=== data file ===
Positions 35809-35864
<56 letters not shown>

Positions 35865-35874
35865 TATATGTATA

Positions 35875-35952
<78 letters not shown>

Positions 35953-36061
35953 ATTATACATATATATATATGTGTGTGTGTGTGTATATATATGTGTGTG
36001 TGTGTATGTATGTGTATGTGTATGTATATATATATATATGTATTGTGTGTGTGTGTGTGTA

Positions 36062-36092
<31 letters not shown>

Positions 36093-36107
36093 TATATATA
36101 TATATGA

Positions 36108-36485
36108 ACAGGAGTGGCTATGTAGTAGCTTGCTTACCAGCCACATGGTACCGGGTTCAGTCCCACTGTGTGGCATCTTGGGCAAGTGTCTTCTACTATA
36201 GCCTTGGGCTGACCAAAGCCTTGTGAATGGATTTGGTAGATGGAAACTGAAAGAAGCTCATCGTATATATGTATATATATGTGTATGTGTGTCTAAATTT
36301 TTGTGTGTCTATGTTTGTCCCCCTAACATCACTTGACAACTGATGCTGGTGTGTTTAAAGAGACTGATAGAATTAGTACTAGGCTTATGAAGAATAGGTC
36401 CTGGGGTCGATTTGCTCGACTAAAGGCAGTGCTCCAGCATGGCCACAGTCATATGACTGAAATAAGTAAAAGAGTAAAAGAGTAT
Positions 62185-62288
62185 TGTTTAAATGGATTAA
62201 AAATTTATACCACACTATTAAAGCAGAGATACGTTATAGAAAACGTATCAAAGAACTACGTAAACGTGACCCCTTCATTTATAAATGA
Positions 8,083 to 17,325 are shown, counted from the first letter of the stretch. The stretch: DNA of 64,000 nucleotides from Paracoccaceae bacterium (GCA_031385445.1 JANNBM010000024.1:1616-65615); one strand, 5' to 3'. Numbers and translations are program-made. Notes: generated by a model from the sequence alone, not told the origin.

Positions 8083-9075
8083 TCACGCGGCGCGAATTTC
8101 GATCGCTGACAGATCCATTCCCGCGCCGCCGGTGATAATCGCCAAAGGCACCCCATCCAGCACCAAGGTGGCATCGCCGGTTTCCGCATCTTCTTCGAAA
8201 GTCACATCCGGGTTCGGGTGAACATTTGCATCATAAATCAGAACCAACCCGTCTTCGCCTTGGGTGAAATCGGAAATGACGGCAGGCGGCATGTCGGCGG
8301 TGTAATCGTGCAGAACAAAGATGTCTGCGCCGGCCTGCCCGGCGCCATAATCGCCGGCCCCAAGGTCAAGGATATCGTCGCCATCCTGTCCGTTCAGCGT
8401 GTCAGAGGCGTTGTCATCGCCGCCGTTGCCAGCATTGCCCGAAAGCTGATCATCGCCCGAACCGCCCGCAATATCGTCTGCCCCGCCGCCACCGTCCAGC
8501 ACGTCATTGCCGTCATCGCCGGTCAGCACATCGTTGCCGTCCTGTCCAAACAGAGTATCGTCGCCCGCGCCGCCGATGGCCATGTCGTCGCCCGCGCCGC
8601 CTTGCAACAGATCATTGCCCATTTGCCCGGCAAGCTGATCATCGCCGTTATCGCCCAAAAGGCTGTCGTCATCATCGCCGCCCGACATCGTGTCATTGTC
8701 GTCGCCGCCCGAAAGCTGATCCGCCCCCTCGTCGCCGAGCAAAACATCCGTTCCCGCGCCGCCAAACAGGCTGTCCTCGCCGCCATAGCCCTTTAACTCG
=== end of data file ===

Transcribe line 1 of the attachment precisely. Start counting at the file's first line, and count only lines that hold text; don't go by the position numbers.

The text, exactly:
Positions 35809-35864